# How to Calculate the norm of a matrix transform from $(R^n,\|\cdot\|_{\infty})$ to $(R^n,\|\cdot\|_{1})$

suppose we have a matrix operator $$A=(a_{ij})_{n\times n}:(R^n,\|\cdot\|_{\infty})\to(R^n,\|\cdot\|_{1})$$, how to calculate $$\|A\|$$? or if there really is an exactly closed form for $$\|A\|$$?

if $$x\in (R^n,\|\cdot\|_{\infty})$$, then $$\|x\|_{\infty}=\max \{|x_n|\}$$, and by the definition $$\|A\|=\sup_{{x\in R^n}\atop{\|x\|_{\infty}=1}}\frac{\|Ax\|_1}{\|x\|_{\infty}} =\sup_{{x\in R^n}\atop{\|x\|_{\infty}=1}}\frac{\sum_{i=1}^n\left|\sum_{j=1}^na_{ij}x_j\right|}{\max\{|x_n|\}}.$$

before then, I have thought about the orthogonal transform, such that $$P^{-1}AP=J$$, $$J$$ is the Jordan form of $$A$$. but unfortunately, the norm of $$J$$ is not the same with $$A$$, because there are examples with the same Jordan form that have different norm, i.e. $$A_1=\left(\begin{array}{cc}1 & n \\ & 2\end{array}\right)$$ or $$A_2=\left(\begin{array}{ccc}1 & x & y \\ & 2 & z\\ & & 3\end{array}\right)$$, the calculation gives $$\|A_1\|=n+3$$ and $$\|A_2\|=6+x+y+z$$ for positive $$x,y,z$$.

So I have to go back to the definition of the norm. But the supremum $$\sup_{{x\in R^n}\atop{\|x\|_{\infty}=1}}\frac{\sum_{i=1}^n\left|\sum_{j=1}^na_{ij}x_j\right|}{\max\{|x_n|\}}$$ is not easy to calculate as in $$(R^n,\|\cdot\|_{1})\to(R^n,\|\cdot\|_{1})$$: $$\sup_{{x\in R^n}\atop{\|x\|_{\infty}=1}}\frac{\sum_{i=1}^n\left|\sum_{j=1}^na_{ij}x_j\right|}{\sum_{i=1}^n|x_i|} \le \sup_{{x\in R^n}\atop{\|x\|_{\infty}=1}}\frac{\sum_{j=1}^n\sup_j\sum_{i=1}^n|a_{ij}|\cdot |x_j|}{\sum_{i=1}^n|x_i|} = \sup_j\sum_{i=1}^n|a_{ij}|.$$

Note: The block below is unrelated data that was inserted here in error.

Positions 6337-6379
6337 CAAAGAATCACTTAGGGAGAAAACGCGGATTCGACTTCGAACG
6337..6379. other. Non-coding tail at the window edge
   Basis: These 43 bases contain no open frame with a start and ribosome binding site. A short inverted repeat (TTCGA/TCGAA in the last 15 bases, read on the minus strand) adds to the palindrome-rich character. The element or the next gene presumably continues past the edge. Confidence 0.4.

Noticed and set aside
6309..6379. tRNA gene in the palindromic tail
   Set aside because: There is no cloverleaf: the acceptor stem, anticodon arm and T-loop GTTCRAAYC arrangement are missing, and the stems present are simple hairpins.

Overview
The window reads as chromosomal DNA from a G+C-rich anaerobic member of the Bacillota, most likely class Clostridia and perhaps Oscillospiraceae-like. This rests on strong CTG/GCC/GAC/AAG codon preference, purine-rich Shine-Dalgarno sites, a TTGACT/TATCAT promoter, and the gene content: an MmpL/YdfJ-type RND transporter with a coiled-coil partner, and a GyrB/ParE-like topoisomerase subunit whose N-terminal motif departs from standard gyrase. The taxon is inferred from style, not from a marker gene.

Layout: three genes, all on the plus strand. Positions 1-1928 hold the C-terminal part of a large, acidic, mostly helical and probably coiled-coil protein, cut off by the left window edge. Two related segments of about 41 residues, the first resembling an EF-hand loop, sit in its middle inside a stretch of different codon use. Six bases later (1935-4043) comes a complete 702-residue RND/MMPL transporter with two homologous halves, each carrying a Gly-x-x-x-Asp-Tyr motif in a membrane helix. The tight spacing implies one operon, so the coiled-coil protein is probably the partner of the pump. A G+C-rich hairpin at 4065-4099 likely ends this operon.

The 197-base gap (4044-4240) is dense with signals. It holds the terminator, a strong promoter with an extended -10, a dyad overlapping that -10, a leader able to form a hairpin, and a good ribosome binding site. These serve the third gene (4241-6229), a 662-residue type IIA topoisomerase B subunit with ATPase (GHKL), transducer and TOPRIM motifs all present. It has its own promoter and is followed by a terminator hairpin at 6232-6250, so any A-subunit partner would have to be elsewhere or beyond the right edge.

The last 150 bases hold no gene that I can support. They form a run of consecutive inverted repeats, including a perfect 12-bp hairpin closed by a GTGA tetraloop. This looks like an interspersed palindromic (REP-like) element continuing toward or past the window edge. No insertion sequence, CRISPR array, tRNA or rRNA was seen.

finally, I've tried some other examples such as $$A=\left(\begin{array}{cc}1 & 2 \\ -3 & 4\end{array}\right)$$, $$x=(x_1,x_2)^T$$ with $$|x_i|\le 1$$. then $$\|Ax\|_1=|x_1+2x_2|+|3x_1-4x_2|\le8$$, the equality achieved at $$x_1=-1$$ and $$x_2=1$$; for $$A=\left(\begin{array}{cc}1 & 2 \\ -3 & -4\end{array}\right)$$, $$\|A\|=10$$.

If the columns of the matrix $$A$$ are such that all elements of the column have the same sign then in that case the norm is simple to calculate because

$$\frac{||Ax||_1}{||x||_\infty}\leq \sum_{i,j}^n |a_{ij}|$$

and if you consider the vector

$$x_0=(sign(a_{11}),\dots , sign(a_{1,n}))$$

then you have that

$$\frac{||Ax_0||_1}{||x_0||_\infty}=\sum_{i=1}^n(|\sum_{j=1}^n a_{ij}sign(a_{1j})|=$$

$$=\sum_{i=1}^n(|\sum_{j=1}^n a_{ij}sign(a_{ij})|=$$

$$= \sum_{i,j}^n |a_{ij}|$$

so you have that

$$||A||= \sum_{i,j}^n |a_{ij}|$$

for example if you consider

$$\left[\begin{matrix}\frac{1}{9} & -\frac{1}{3} & \frac{1}{2} \\ \frac{1}{2} & -3 & \frac{1}{2} \\ \frac{1}{2} &- \frac{1}{2} & \frac{1}{2} \end{matrix}\right]$$

then its norm will be

$$||A||=\sum_{i,j}^3|a_{ij}|=6+\frac{1}{9}+\frac{1}{3}$$

• thanks for your answer, yes, this is a simple situation for my question, so the result for the general one is hard to imagine. – Larry Eppes Jun 15 at 8:51
• Exactly, infact it is difficult think to a closed formula in which if the column of the matrix have all the same sign then you have that that formula becomes my simple formula. I don’t know how to generalize better. – Federico Fallucca Jun 15 at 8:53